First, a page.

I have advised my friend to just chuck all the bottles away so that the only option is to use the cup and then that removes the temptation to give milk in a bottle. I will have to do the same when it is time for my boy to say goodbye to dummy at bedtime. The rule of thumb of parenting to avoid encouragomg bad habits, is to make a decision and stick to it and be consistent in the message you are communicating to the child. Too often parents default to alternatives, such as offering children other food if they refuse what is in front of them. The parents then wonder why their child is fussy. Of course the child will refuse what is in front of them if they know they are likely to get an option that they prefer because the parent is worried the child will starve to death…crazy! If they are hungry they will eat, if not then not to worry, remove the plate and don’t stress about it but DON’T offer alternatives. They will soon make up for it at their next mealtime when they are bound to have a bigger appetite. 

A few episodes of supernanny demonstrate what I mean by a consistent message – this also applies to bed-time too. I think in many ways parents are their own worse enemies and if they took a step back and assessed the situation logically the solution is clear.

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A Very civilised Festival

The best things in life are often unplanned. Such as my children (both mistakes), my husband ( I was meant to dump him after 6 months so that I could start uni a single girl) and often the best days are those that feature unscheduled events. You can’t plan for feelings. So, when we received a text message via our landline (very weird BT woman reading a text message out in a robotic voice) from my husband’s cousin to ask if we fancied popping down to a folk festival at the weekend, we just thought…Yes. 

By the time we had got ourselves organised to leave (dogs at my Mum’s, travel cot nabbed from my in-laws), it was 8pm and we had a 2 hour drive ahead of us. OK if you are a single couple, but more of a challenge with kids in tow. We got to the campsite in darkness at 10.30 and located our friends and family who had kindly pitched up the tent for us. Baby boy had fallen asleep in the car so was completely bemused to find himself in his buggy staring at lots of funny faces cooing at him in the half-light of a Milletts eco lamp suspended from a gazebo. He must have thought it was a nightmare. So I quickly whisked him away in to the tent in the vain hope that lying him in a travel cot in a tent with his pillow would return him to slumber. But it did!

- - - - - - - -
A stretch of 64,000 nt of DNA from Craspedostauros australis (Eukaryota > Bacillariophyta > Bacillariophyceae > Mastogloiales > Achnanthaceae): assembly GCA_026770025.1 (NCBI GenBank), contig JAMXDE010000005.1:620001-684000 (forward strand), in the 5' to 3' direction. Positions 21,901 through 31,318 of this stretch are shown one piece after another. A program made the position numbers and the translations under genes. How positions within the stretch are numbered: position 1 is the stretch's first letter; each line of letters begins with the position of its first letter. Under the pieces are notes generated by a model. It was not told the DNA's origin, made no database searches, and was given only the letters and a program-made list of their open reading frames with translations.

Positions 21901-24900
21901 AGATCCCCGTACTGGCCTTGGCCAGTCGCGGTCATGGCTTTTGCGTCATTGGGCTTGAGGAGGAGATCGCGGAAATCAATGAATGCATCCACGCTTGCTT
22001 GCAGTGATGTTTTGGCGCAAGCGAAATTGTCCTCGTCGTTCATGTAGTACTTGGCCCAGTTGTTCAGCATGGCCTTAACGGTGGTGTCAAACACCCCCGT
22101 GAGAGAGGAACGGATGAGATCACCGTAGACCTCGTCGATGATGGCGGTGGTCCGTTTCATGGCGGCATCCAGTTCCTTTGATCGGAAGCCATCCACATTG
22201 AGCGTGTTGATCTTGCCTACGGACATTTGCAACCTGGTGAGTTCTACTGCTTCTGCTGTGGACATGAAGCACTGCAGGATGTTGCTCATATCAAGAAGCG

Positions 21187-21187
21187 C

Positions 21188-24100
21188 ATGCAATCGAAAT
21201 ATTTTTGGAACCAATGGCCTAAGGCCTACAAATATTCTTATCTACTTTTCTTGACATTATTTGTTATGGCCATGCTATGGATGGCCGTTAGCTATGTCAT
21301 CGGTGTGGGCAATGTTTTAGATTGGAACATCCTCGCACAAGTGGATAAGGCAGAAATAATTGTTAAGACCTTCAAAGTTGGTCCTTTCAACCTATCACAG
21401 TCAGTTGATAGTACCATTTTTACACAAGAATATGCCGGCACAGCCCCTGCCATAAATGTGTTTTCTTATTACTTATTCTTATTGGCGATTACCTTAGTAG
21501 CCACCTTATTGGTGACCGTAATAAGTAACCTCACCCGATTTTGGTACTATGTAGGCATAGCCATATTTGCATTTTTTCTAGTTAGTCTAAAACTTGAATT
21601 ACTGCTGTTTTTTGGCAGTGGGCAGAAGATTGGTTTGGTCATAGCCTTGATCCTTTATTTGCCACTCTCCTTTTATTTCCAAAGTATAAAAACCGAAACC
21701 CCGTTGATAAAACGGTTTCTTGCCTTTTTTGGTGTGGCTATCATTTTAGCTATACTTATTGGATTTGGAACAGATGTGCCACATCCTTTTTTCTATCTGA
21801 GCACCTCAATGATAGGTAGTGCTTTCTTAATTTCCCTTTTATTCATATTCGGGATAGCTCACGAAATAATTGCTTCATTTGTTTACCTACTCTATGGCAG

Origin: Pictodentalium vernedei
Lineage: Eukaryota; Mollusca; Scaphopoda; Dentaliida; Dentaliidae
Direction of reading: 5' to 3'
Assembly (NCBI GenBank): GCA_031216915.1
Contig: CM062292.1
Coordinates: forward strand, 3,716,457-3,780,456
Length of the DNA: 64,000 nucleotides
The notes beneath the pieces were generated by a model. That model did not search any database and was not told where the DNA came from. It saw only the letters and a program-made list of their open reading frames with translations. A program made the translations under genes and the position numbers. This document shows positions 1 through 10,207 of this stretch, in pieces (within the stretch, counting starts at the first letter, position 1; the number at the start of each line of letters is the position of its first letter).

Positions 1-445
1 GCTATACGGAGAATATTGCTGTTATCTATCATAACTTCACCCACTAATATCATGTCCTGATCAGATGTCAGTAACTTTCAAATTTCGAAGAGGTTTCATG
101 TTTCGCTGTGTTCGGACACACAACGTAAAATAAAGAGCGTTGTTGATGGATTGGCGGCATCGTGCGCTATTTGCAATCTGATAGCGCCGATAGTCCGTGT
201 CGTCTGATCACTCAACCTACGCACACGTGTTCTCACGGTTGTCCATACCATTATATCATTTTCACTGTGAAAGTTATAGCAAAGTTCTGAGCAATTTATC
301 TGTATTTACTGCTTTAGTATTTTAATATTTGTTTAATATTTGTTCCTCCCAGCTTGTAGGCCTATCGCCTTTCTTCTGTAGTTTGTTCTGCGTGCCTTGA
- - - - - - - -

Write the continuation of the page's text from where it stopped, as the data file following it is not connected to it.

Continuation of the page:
My husband then proceeded to let his hair down in the Festival bars drinking ‘Cheddar Cider’, yes I awoke when he returned to the tent but pretended I hadn’t…very quickly the tent started to smell of a brewery. Thankfully baby boy carried on sleeping regardless. Once woken, I tried to return to sleep but it wasn’t easy as drunken hubby proceeded to snore very loudly. Needless to say the following morning required plenty of caffeine. 

I then took my daughter, baby boy and my cousin’s son round the festival while the men nursed hangovers but they soon joined us at lunch-time when the bands hit the stage. It was a very civilised festival because everyone was sat in front of the stage in their own picnic chairs with plenty of space to spread their legs and munch on their picnics. 

We found a nice little spot for our picnic blanket between the stage and the food stalls and I had a little doze to make up for the bad night in the tent while baby boy slept in his buggy to the melody of guitar riffs. 

There was no queue for the toilets, there was plenty of space to mill around, buy food and hippy products, there was even a fast food healthy veg van. The children’s area had performances all day long as well as face painting and ample area to play in, all set against the most stunning backdrop of the British countryside. 

In addition to the music, my favourite music moment was a ‘sessions’ tent, where anyone with an instrument was welcome to sit down in the tent and play with fellow musicians and jam together. Given many of these people were strangers, I was stunned by the harmony of the music and how a wide variety of instruments, from the mandolin to the piccolo were played with excellent effect. My baby boy loved it and was bobbing up and down on my knee. My daughter, who starts guitar in September, was enthralled by the musicians and their various tuning gadgets plugged onto their guitars in between songs. Most of the musicians playing were OAPs, and they played bare feet tapping the grass to the beat not letting their swollen ankles, varicose veins and poor eye sight get in the way of good music making. These were the guys who were around when the music was much more authentic than it is today, when people were motivated to make music not to make money and better their lifestyles, but to use music to protest at the wrongs in the world. We were lucky to get a glimpse of this return to the ‘good old days’ and the effects of music played in a way that is timeless and appeals to all.